The preceding chapter fully covers appeals from the findings of revenue agents, and in general all remedial measures up to the time of assessment. After an assessment has once been entered on the collectors' lists there is no recourse except by a claim for abatement (before the tax is paid) or refund (after the tax is paid).

Many of the additional assessments following examinations of taxpayers' returns are based upon erroneous conclusions drawn by examiners, which the courts would promptly reverse if the taxpayers brought suit. But suits at law are so expensive, or are thought to be, and delays and postponements are so frequent and annoying, that most of those reassessed pay even when they are sure of the injustice of the tax.

Because of the many erroneous assessments which have been made, taxpayers should be informed as to the details of steps to be taken to question an assessment, and, if a claim is refused, the necessary procedure to secure from the courts

See page 161.
See page 173.

an impartial opinion as to the sufficiency of the taxpayer's side of the contention. Until the case reaches the courts it cannot always be said that the facts are passed upon impartially."

Many of the inequalities which existed under past practice were due to the thought on the part of those administering the law that there was no middle ground. Any doubtful point, no matter how great an injustice it might work, was decided against the taxpayer.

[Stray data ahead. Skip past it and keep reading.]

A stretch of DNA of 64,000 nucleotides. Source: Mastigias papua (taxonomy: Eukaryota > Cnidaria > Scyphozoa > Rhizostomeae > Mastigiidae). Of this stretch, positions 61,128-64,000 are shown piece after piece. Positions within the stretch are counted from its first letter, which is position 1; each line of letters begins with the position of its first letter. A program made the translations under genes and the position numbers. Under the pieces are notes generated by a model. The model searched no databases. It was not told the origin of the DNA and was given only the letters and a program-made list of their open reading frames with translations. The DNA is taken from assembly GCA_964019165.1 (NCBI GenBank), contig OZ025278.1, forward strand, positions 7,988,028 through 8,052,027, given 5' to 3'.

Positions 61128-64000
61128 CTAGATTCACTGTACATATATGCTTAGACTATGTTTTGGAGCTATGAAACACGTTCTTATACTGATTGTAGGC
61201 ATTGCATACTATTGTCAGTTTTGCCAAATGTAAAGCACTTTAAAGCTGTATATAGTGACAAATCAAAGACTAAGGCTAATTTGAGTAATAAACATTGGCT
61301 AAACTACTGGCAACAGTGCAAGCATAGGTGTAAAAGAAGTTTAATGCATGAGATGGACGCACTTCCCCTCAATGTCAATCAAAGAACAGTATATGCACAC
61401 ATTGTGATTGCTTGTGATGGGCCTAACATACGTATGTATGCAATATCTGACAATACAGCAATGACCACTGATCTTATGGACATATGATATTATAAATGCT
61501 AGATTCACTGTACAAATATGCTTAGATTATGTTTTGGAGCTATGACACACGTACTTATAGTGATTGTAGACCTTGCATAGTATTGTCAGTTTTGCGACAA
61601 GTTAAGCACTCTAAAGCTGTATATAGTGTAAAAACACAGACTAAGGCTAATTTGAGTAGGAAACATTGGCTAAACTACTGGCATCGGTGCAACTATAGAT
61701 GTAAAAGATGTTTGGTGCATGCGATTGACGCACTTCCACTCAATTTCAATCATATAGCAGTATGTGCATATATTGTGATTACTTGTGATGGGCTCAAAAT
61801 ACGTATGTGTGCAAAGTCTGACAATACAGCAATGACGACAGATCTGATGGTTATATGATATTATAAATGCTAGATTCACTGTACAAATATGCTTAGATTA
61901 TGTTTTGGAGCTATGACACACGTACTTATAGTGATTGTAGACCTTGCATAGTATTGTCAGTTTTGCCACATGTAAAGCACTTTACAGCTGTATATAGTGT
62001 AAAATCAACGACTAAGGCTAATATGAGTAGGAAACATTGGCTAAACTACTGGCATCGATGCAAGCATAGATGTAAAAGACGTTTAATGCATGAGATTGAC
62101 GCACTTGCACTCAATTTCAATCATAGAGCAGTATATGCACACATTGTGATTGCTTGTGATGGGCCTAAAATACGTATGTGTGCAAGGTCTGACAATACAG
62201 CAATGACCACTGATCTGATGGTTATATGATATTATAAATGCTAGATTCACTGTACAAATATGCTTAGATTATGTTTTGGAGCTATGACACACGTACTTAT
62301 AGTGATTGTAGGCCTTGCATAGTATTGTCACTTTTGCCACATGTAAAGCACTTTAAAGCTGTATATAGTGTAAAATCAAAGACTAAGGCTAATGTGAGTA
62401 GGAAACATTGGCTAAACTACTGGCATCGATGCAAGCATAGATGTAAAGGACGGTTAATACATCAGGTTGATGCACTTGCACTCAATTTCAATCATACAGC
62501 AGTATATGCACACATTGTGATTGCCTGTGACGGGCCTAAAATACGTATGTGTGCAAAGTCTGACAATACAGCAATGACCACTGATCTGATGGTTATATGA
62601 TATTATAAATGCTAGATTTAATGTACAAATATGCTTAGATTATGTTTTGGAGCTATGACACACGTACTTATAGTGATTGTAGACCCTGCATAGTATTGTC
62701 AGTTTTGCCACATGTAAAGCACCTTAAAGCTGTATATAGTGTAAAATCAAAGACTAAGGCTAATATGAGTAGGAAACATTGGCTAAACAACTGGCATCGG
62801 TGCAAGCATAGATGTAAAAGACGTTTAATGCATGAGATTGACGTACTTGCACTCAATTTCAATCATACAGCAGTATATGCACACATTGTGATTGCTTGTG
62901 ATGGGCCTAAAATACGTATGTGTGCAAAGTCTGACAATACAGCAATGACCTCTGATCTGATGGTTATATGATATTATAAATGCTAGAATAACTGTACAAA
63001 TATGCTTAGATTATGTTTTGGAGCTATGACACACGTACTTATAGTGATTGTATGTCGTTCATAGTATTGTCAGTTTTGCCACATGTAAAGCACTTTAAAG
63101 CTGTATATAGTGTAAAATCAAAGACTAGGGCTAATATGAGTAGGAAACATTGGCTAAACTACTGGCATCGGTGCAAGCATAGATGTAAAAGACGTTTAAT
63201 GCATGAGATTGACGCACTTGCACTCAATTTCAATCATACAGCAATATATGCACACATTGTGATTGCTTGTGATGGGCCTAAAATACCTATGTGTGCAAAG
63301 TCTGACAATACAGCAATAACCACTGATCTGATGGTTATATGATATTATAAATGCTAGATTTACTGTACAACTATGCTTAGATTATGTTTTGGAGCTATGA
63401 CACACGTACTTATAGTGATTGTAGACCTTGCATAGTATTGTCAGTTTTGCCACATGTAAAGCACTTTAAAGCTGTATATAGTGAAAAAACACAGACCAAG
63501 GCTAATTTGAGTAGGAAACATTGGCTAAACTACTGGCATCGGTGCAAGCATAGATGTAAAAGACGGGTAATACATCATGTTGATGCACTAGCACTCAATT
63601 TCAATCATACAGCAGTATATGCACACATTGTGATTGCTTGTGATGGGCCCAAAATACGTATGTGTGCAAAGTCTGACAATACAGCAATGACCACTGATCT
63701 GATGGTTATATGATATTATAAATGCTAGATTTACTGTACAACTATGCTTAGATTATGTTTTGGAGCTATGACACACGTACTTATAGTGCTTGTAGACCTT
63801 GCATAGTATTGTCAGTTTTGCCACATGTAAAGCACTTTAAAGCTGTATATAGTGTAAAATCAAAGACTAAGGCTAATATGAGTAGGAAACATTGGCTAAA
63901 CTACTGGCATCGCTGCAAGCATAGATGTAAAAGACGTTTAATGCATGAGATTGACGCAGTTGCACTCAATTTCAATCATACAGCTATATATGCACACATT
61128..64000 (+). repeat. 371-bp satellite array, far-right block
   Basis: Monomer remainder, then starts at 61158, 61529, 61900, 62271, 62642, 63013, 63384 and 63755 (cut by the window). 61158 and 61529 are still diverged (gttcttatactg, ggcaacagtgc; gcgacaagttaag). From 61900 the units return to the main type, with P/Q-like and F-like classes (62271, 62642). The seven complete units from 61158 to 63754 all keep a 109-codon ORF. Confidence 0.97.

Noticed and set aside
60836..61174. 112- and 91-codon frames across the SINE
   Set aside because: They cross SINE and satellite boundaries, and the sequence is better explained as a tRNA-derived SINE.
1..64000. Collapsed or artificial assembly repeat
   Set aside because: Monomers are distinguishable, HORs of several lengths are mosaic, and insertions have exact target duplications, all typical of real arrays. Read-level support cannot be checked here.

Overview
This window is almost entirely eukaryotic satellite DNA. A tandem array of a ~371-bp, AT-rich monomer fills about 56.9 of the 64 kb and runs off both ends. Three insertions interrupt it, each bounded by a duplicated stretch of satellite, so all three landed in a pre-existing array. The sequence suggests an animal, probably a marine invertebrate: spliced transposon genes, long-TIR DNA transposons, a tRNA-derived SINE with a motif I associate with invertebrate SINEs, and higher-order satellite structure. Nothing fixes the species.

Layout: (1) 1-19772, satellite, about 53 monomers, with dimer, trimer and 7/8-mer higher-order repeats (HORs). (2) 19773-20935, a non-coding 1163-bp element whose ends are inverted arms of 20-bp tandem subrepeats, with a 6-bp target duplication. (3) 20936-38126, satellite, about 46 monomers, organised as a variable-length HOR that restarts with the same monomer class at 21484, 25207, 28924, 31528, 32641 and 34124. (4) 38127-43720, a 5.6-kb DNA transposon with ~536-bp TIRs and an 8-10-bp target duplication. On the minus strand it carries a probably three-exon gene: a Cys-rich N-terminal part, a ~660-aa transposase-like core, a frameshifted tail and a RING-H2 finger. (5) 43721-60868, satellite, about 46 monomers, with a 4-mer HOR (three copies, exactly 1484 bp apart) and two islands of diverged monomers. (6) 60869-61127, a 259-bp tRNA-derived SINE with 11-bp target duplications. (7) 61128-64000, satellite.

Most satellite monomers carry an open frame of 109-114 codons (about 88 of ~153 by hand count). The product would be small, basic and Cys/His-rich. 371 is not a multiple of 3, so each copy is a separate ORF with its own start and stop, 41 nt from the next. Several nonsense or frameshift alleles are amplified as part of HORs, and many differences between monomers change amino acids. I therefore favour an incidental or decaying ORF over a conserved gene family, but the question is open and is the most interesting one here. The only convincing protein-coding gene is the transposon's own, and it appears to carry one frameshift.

It is probable that many court decisions will be required before the rights of taxpayers are fully protected. In the meantime, all legal formalities should be observed by taxpayers so that they may secure the benefit of any future decisions which reverse past rulings of the Treasury.

Taxpayer's right to question assessment.–Vast numbers of persons pay too much tax for a variety of reasons: ignorance; the desire to overpay rather than to underpay; the tendency to follow Treasury rulings even though obviously illegal; fear of penalties; fear that failure to pay will be called unpatriotic; and many others. In view of the fact that in a democracy the people are supposed to be sovereign and public officers their servants, this tendency is hard to understand. It probably results from the disinclination of the average well-to-do American to go to any trouble about overcharges of any kind. He will pay a cab driver an extortionate fare rather than question the rate. He will tip an insolent and inefficient waiter rather than be looked at unkindly or spoken to offensively.

It is so with taxes. But there should be a change. Public officers, at least those in Washington, are not to blame. An effort has been made to render the remedy of an aggrieved taxpayer as inexpensive and as little troublesome as possible. Taxpayers who refuse to acquaint themselves with the remedies and means for correcting erroneous assessments have only themselves to blame.